[from the BBC, via h+ Magazine][image from h+ Magazine]

DARPA <3 Dune: miniature ornithopter in development

Paul Raven @ 03-07-2009

Chalk yet another one up to Frank Herbert; the DARPA people have just awarded a Phase II contract extension (whatever that means) to a company called AeroVironment so that they can continue developing their ‘Mercury’ Nano Air Vehicle ornithopter prototype. [via Hack-A-Day]

Ornithopters – which feature heavily in the Dune series – are aircraft that are propelled by flapping their wings like a bird rather than using rotors, propellors or jets. Check out the Mercury prototype in action:

Cube a breakthrough in smart matter

Tom James @ 07-06-2009

darpa_origami2DARPA are still at it busily inventing the all the science-fictional goodness we expect and deserve. Now they’re going in for programmable matter, of a similar flavour to that found in Fire upon the Deep by Vernor Vinge, Accelerando by Charles Stross, and Dune: The Butlerian Jihad by Brian Herbert and Kevin J. Anderson. The goal of the project is to create matter that can “self-assemble or alter their shape, perform a function and then disassemble themselves.”:

One day, that could lead to “morphing aircraft and ground vehicles, uniforms that can alter themselves to be comfortable in any climate, and ’soft’ robots that flow like mercury through small openings to enter caves and bunker complexes.” A soldier could even reach into a can of unformed goop, and order up a custom-made tool or a “universal spare part.”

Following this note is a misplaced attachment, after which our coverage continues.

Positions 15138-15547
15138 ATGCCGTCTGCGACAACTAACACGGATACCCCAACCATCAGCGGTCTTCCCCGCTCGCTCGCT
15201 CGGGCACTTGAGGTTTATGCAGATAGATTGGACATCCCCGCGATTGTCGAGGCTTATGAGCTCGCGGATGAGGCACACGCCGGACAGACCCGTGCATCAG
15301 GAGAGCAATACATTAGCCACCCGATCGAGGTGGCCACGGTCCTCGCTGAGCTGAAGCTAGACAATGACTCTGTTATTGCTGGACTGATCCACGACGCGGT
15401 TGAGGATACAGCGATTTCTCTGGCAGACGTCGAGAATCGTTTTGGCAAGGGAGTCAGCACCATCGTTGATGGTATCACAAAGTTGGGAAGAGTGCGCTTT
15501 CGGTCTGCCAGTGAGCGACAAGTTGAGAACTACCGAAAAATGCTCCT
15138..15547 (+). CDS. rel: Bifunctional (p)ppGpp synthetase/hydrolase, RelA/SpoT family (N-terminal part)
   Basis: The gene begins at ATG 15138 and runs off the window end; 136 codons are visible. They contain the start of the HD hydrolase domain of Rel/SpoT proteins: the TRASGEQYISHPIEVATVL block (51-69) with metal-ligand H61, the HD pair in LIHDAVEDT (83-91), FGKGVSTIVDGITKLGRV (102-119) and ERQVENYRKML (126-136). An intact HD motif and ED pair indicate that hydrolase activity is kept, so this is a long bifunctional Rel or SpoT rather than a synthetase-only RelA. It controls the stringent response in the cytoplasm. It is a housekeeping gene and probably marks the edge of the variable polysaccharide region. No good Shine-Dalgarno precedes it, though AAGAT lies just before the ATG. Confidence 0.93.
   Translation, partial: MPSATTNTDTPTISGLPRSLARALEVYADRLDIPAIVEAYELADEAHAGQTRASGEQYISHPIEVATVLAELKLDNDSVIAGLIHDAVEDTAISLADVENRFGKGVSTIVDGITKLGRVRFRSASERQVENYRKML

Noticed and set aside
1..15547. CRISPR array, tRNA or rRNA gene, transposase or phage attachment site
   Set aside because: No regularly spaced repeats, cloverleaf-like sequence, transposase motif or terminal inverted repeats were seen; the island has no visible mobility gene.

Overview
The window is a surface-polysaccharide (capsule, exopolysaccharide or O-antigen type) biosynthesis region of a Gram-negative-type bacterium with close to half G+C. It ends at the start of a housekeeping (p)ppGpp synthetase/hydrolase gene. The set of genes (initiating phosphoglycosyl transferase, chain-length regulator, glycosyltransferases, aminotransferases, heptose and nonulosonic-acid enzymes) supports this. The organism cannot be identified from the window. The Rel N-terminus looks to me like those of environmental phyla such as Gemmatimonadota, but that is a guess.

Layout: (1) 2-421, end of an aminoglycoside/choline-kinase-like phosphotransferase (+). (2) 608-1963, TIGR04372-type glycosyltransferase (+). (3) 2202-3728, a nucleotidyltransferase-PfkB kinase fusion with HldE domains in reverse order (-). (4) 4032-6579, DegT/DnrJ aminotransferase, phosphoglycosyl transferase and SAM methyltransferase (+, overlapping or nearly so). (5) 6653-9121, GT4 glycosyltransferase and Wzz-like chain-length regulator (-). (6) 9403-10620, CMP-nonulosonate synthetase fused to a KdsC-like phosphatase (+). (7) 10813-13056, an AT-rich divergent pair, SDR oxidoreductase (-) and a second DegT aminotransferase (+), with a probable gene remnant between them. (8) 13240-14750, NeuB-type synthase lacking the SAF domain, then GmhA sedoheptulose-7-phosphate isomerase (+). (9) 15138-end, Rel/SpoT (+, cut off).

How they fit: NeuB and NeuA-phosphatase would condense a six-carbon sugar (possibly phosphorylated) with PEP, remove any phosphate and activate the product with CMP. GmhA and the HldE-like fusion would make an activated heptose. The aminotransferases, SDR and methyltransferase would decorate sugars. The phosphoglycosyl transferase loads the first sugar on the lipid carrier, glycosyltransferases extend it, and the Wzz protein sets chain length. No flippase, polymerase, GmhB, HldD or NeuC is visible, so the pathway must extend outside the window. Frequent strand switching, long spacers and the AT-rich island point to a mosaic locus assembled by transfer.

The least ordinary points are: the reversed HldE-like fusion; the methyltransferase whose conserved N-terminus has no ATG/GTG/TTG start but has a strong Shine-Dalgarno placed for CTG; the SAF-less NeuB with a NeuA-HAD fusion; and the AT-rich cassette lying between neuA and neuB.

One team from Harvard is working on a kind of “generalized Rubik’s Cube” that can fold into all kinds of shapes. Another is trying to order large strands of synthetic DNA to bind together in a “molecular Velcro.” An MIT group is building “’self-folding origami’ machines that use specialized sheets of material with built-in actuators and data. These machines use cutting-edge mathematical theorems to fold themselves into virtually any three-dimensional object.

Very powerful and potentially gamechanging. Presumably if and when these become available to the general public they will have various restrictions built into them that will promptly be overcome and hacked origami-tools will become the ultimate criminal penknife.